The Books of My Numberless Dreams

My trusty Handbook

Posted on: February 28, 2007

A Handbook of Critical Approaches to Literature is the most clicked book I’ve featured in my sidebar. These readers have good instincts as I’m finding it to be very beneficial. Its virtue for me so far is in the authors’ systematic, informed and extensive exploration of topics to which I was introduced in a more limited form in sixth form. My teacher touched a bit on textual criticism in our classes on Shakespeare, and we did a bit of abab stuff on Blake but textual scholarship and metrical feet were never a topic on to themselves. I had an excellent English record but before now I would stutter self-consciously if anyone were to ask me to clearly say what was iambic pentameter. (Umm…five! Something about five! Five syllables? Five…rhythmic…syllable…things in a line? I know Shakespeare wrote in blank verse! What’s blank verse? Uhhhh…Marlowe was a papist!) I was thrilled, foolishly grinning into space as I mumbled “daDUM daDUM” and memorised what was a sicilian tercet.

It also clarified what theories were behind the critical tactics I learnt. How formalists preferred to examine imagery and metaphor, and why some critics ballyhooed the “historical and biographical” approach. I was most attracted to close readings; analysing works in their historical context was also quite helpful but I found the biographical stuff the least informative of all. The primary texts used in the book for study were Marvell’s “To His Coy Mistress”; Nathaniel Hawthorne’s short story “Young Goodman Brown”and Alice Walker’s “Everyday Use”; for novels it was Huckleberry Finn and Frankenstein; and Shakespeare’s Hamlet. (I’ve already read the Marvell, Shelley and Shakespeare, and I borrowed the Hawthorne and Walker. I’m completely uninterested in the Twain.) From the selection only Hawthorne’s life offered any significant insight to his texts. The rest offered a nice contrast or background to the authors’ works, I guess, but ignorance of their life wouldn’t have dulled the reading experience.

Anyway these categorisation of approaches and brief histories of their development really…illuminated, in some sense, why I read fiction the way that I do. In trying to figure out why I found any of this interesting, beyond the more fruitful reading experiences I expected to have in the future, I concluded that I want to know these things because my reading style and tastes were significantly developed in the classroom. I was drawn to classics, the idea of them, before I ever read my first one in class and I enjoyed the kind of work we were asked to do on them. To varying extents I’ve retained what I learnt and applied it to my readings that are now all done for pleasure. And, being out of the English classroom, I dreaded the possibility of devolving back into a simpler mode, where the best thing I could say about a novel was that it was really good and I related to the characters.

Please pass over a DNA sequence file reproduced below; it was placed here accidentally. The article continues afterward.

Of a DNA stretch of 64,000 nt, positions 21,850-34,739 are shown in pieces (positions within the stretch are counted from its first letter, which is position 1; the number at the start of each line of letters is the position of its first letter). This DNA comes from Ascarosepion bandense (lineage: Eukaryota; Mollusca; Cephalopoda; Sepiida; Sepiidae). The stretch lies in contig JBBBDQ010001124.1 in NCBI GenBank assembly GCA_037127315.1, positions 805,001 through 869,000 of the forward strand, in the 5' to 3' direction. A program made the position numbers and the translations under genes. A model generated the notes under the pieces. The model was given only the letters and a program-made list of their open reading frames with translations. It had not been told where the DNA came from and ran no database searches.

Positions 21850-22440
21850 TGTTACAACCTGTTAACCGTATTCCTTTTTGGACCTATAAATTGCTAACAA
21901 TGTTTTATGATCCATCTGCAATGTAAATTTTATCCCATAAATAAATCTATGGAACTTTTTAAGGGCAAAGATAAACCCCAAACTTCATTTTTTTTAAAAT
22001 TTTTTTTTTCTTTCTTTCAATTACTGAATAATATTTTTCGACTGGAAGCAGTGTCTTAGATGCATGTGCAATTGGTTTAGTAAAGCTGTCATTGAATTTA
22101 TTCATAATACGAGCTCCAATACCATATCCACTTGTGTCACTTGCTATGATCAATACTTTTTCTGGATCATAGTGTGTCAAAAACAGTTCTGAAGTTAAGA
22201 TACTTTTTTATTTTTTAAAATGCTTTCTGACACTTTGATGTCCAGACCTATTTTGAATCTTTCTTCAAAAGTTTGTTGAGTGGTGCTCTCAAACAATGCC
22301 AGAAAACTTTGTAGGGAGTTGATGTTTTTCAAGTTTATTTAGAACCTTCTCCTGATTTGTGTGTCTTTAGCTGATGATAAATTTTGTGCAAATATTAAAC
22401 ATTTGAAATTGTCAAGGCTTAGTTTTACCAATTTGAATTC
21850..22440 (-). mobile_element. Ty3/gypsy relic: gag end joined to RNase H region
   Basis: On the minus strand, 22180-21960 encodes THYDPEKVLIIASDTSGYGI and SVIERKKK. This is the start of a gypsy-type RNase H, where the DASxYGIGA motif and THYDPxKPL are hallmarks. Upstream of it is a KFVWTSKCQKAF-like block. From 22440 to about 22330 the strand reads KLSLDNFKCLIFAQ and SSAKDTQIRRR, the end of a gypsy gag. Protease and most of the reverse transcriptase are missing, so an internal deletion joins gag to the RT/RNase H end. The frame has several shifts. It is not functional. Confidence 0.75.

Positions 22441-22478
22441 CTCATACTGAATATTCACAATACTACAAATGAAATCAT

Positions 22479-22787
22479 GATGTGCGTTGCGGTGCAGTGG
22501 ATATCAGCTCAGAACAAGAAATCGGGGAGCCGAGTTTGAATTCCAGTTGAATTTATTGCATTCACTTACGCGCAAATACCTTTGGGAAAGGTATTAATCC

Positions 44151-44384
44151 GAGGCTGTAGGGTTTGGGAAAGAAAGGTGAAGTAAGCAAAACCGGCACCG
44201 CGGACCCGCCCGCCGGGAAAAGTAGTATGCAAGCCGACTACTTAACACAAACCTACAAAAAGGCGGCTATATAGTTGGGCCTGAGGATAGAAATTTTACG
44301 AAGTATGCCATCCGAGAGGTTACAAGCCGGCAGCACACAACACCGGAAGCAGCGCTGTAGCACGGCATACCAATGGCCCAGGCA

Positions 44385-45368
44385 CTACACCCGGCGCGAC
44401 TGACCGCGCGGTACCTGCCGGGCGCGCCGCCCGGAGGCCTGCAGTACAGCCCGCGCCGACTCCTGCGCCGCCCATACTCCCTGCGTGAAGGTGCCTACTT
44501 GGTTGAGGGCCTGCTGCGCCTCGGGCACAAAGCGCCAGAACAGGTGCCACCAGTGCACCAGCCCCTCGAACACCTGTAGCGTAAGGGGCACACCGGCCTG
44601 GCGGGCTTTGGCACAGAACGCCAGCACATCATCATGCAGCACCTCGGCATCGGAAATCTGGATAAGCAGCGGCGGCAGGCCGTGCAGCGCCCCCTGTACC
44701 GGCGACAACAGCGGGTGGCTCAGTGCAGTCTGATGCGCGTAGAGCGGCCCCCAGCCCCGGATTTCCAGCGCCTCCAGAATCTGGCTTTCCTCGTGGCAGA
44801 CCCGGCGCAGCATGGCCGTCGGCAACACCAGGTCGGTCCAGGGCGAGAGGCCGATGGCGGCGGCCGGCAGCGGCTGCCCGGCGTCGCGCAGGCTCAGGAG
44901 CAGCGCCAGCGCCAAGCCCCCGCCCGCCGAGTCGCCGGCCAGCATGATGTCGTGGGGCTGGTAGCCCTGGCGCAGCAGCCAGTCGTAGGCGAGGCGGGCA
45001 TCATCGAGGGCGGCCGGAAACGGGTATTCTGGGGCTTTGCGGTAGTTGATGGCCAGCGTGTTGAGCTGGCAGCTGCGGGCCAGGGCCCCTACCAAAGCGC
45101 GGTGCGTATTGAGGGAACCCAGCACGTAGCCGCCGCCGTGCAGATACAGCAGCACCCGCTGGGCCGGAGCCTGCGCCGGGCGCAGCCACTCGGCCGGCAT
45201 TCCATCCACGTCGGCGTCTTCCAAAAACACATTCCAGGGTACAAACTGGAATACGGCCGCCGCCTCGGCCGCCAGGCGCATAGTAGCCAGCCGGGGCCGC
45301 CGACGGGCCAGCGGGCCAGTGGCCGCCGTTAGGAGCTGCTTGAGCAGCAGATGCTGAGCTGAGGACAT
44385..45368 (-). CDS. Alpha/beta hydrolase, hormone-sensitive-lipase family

I am also really curious about the theories behind reading practices that are anathema to me. The ones where novels are nothing but ciphers for culture, or politics or morals. Or even learning why certain camps were so extreme and insisted this is way, the only way, to truly read literature. I’m also hoping to find at least one critical theory that makes absolutely no sense, you know, the ones that only a stereotypical, doped out professor, sickly white from lack of sun, tenured (of course!) and addle-brained could think of. If I don’t get at least one of those I will be severely disappointed.

I do not doubt that there are readers out there who do not need such knowledge to be excellent, engaged, readers with fresh or at least elegantly conveyed opinions. But I don’t think I’m one of them, or rather, I don’t want to find out if I am one of them because I am having too much fun doing it my way.

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6 Responses to "My trusty Handbook"

This sounds very interesting. I think even great readers can benefit from learning things about how other people read — theories of reading and literature and all that. I’ve had a pretty good exposure to literary theory and criticism, but I still think a good reference book would be handy.

Really good post–I can relate!

(note to self: learn some criticism)

Dorothy one of the best things I like about blogs like yours and litlove’s is that you both have an academic background and bring that to your posts in a very natural, accessible way.

Sylvia thanks! I thought you would, judging from your comment on Danielle’s blog when she asked about how others read.

I read books more as a historian than as someone who appreciates how they are written I’m afraid. I think that’s why I prefer older classics or books where I can emmerse myself in someone else’s culture, like sci fi, or detective stories which I’m pretty sure I read because I’m nosy about other people’s lives.

But it’s interesting that you’ve found that someone’s personal life doesn’t add much interest to your reading of the books.

*Sigh* In another life, had I time, literary theory sounds inyeresting.

Well, I have been eyeing this confection for a while…

Solnushka we all have our own approaches to reading, and most have their own merits, in my eyes. I am interested in history but I tend to not want much of it in my fiction unless it’s an inextricable element of the story. Or the author is a great stylist and brings it above mere description. How telling it is then, I suppose, that of the genres you named only the classics are a favourite. I do read Dashiell Hammett but emphatically for his prose and characters.

Sylvia ooOOOOooo, that sounds good! I can’t look at it for too long, I still have a few lit crit/philosophy books to wade through, but thanks for linking to it here.

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